Or have we left our heads in the sand on the beach of some sunny port?


Carnival Legend
12 nights
July 3, 2013
London (return): Copenhagen, Berlin, Helsinki, St. Petersburg, Tallinn, Amsterdam
Inside: $749
Cost per day: $62
www.carnival.com

Breakaway's Breakout in Papenburg

 

Cruise lines often count down the days until a new ship is launched. When the countdown starts is always subjective.

For the Norwegian Breakaway, it started yesterday.

That's when the people other than shipbuilders in Papenburg, Germany first had a look at the latest of cruise ships, to be the new flagship in a Norwegian fleet that will soon number a dozen. Yesterday was "float-out day."

Final delivery will be made on April 25. Arrival in New York, Breakaway's permanent home, will be May 7. A two-day inaugural cruise is scheduled for May 10. Her crew begins taking up residence next week. Passage in the "inaugural 7-day sailing" to Bermuda starts at $999 for an inside stateroom.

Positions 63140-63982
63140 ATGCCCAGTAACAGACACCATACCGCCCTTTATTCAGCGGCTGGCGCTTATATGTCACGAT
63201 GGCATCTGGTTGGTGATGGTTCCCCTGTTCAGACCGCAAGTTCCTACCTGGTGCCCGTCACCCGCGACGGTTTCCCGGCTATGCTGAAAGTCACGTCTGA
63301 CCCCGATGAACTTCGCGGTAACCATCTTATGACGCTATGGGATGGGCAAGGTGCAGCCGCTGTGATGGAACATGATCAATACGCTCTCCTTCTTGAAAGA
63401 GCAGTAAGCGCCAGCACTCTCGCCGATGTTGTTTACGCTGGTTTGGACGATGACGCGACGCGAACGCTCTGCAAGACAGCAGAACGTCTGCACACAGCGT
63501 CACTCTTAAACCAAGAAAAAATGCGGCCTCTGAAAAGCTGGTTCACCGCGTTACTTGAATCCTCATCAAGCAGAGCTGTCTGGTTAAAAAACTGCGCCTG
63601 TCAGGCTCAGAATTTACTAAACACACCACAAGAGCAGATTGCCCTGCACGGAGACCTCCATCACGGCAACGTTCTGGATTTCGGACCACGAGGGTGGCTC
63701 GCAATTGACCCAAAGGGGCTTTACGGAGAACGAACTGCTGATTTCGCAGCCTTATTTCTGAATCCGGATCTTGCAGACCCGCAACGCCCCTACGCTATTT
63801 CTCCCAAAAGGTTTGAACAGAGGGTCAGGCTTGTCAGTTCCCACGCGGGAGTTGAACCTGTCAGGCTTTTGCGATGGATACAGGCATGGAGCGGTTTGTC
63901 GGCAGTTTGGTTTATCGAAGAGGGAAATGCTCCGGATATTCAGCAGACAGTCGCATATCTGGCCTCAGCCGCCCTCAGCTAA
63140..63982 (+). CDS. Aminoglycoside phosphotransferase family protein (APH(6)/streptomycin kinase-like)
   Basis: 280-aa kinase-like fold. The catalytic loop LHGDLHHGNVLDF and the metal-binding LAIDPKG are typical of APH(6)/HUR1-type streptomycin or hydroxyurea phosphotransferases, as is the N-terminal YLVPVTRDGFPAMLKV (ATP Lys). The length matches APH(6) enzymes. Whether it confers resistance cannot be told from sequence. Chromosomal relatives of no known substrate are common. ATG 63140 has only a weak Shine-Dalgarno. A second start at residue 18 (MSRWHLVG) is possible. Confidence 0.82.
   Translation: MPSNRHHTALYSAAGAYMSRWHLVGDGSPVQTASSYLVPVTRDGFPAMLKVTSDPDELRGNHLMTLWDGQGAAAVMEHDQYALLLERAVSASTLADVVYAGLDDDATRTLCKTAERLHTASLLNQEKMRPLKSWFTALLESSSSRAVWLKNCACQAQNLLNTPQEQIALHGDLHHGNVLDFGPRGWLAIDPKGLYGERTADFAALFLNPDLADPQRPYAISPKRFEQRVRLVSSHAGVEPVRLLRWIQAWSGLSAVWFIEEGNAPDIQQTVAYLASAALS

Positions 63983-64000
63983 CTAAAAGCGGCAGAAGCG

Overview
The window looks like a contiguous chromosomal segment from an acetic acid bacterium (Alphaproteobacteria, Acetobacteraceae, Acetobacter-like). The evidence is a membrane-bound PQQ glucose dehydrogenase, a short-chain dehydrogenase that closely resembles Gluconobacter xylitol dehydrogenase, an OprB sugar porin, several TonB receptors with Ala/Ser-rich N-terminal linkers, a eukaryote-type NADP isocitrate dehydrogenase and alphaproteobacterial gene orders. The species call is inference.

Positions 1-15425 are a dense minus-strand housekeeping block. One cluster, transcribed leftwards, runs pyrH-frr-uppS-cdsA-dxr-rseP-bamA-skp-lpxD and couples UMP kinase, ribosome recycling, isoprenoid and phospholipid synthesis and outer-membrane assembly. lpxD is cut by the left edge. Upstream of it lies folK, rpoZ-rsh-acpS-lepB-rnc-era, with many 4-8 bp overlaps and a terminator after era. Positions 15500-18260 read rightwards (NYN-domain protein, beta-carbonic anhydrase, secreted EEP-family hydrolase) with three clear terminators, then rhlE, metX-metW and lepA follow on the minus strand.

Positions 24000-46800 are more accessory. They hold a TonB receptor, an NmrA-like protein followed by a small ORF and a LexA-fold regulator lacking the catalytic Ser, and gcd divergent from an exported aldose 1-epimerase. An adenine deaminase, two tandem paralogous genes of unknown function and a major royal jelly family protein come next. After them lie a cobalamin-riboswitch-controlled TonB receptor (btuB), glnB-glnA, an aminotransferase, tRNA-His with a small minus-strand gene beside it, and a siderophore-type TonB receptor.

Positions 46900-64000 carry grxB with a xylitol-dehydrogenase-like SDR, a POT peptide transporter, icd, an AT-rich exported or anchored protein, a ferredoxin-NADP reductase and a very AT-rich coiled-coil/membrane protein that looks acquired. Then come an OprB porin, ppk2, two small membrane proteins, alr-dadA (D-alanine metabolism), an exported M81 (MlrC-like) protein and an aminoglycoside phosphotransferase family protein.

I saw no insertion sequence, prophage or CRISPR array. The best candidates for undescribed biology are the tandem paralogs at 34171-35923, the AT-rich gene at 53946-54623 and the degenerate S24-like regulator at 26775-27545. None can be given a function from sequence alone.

The Breakaway will replace the Epic as the flagship. She's not quite as long, as wide or as heavy as the Epic but she's the biggest cruise ship ever built in Germany (the Epic's roots are French) and will carry 100 or so fewer passengers (4,000). Meyer Werft's Managing Partner Bernard Meyer claims she has "the latest safety standards, meets all environmental regulations" and has "a lot of unique design elements and technical innovations."

So the Countdown to the Breakaway Inaugural is underway…74 days to go.


Holland America Eurodam
11 nights
May 10, 2013
Rome, Cartagena, Malaga, Cadiz, Lisbon, Vigo, Channel Islands, Zeebrugge, Copenhagen
Inside: $999
Cost per day: $90
www.hollandamerica.com